Platelet Rich Plasma (PRP) Injections

Over the past several years, the utilization of platelet rich plasma (PRP) injections has increased in the field of orthopedics for the treatment of tendon injuries. Platelet rich plasma (PRP) injections are made from the patient’s own blood. Platelets secrete growth factors and facilitate the healing of damaged cells. It is for this reason the PRP injection is created of highly concentrated levels of platelets to accelerate the healing process.

PRP injections are utilized for the treatment of abductor tendonitis and abductor tendon tears. Tendons have a slow metabolic rate, additionally, many lifestyle factors can inhibit the tendons ability to repair themselves including smoking, excess levels of caffeine, low levels of protein consumption and poor sleep hygiene. There are also some medical conditions that can negatively impact the health of one’s tendons including low levels of vitamin D, hyperparathyroidism, as well as other hormonal and metabolic issues. Furthermore, the use of the antibiotics ciprofloxacin and Levaquin can contribute to tendon issues months or even years after taking these medications. The use of PRP injections have been found to be effective in some cases at treating tendon issues. It helps to accelerate the healing process of damaged or injured tendons.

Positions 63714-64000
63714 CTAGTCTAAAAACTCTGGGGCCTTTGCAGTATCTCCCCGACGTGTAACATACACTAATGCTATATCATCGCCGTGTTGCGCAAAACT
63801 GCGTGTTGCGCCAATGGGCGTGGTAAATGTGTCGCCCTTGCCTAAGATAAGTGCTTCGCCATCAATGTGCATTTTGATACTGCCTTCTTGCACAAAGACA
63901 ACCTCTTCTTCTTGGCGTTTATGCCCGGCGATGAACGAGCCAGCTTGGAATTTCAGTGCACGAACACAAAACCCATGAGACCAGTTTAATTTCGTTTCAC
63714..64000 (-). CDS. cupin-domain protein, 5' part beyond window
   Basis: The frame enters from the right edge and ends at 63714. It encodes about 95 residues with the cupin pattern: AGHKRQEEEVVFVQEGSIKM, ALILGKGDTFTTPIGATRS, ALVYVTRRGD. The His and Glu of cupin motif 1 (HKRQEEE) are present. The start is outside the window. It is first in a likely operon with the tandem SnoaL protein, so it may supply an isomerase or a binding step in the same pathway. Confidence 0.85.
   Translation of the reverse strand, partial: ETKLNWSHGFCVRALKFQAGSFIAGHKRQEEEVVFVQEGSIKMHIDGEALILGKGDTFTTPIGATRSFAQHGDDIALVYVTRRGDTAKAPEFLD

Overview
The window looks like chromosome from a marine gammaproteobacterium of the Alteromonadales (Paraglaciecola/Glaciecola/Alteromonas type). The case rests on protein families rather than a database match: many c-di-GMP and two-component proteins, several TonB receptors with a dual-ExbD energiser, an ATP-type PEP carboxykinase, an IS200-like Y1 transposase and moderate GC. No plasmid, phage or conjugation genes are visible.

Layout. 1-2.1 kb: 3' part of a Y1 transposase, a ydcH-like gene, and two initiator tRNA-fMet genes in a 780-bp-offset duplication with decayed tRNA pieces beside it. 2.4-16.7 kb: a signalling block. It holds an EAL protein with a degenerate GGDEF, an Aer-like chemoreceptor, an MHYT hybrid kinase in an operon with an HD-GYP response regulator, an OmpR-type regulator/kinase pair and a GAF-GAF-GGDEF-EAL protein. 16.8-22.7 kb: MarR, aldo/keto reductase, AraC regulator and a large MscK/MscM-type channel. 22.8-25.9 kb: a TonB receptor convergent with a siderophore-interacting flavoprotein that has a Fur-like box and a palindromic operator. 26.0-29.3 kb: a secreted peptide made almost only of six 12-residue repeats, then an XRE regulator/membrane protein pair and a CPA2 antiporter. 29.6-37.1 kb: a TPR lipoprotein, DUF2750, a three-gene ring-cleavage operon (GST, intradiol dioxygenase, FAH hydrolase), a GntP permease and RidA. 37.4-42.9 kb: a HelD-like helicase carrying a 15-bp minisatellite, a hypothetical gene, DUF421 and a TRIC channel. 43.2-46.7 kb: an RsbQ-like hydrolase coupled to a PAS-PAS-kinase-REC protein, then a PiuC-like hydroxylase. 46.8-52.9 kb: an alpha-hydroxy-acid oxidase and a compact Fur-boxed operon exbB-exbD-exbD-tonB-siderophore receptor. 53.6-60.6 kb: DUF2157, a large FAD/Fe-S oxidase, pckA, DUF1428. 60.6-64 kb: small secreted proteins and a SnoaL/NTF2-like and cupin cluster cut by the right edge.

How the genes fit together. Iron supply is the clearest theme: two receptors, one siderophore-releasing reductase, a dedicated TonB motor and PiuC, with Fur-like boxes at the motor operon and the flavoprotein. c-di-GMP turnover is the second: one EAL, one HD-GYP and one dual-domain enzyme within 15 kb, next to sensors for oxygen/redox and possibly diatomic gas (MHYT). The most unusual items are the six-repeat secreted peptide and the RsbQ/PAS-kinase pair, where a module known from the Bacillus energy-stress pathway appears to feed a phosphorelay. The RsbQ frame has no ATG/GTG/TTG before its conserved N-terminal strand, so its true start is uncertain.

What to Expect on the Day of the Procedure?
PRP injections are done in the clinic on Friday afternoons. The injections are performed by Adam Burmeister, physician assistant for Dr. Stewart. Approximately 30-60 cc of blood is drawn from the patient’s arm. The blood is placed in a centrifuge machine and spun down to yield a sample of platelet rich blood. The centrifuge process takes approximately 20 minutes. The sample of platelet rich blood is then injected directly into the damaged or injured tendon in an effort to heal and repair it. Patients are able to drive themselves home following this procedure.

What are the risks of PRP injections?
The risks of receiving a PRP injection are minimal as you are receiving your own blood. After the injection it is common to experience mild discomfort and or swelling at the injection site which may last a few days. Tylenol may be used as needed for the treatment of discomfort following this procedure. We ask that you do not take any anti-inflammatory medications such as ibuprofen, Aleve or aspirin for 2 weeks following this procedure as it interferes with the function of the platelets and may lessen your response to the PRP injection. Additionally, we ask that you also avoid taking these mediations 1 week prior to the injection to minimize the risk of them interacting and negatively impacting the results of the platelets on the damaged tendons.

Does insurance cover the cost of PRP injections?
Insurance companies infrequently pay for the cost of PRP injections. It is a relatively new procedure and studies don’t conclusively demonstrate beneficial results in patients who receive PRP injections. The cost of a single PRP injection is approximately $1200.

How long does it take to notice results from the PRP injections?
Patients start to notice relief of their tendon pain 3-4 weeks following the procedure, however, symptom relief continues for up to 6 months or longer after the PRP injection.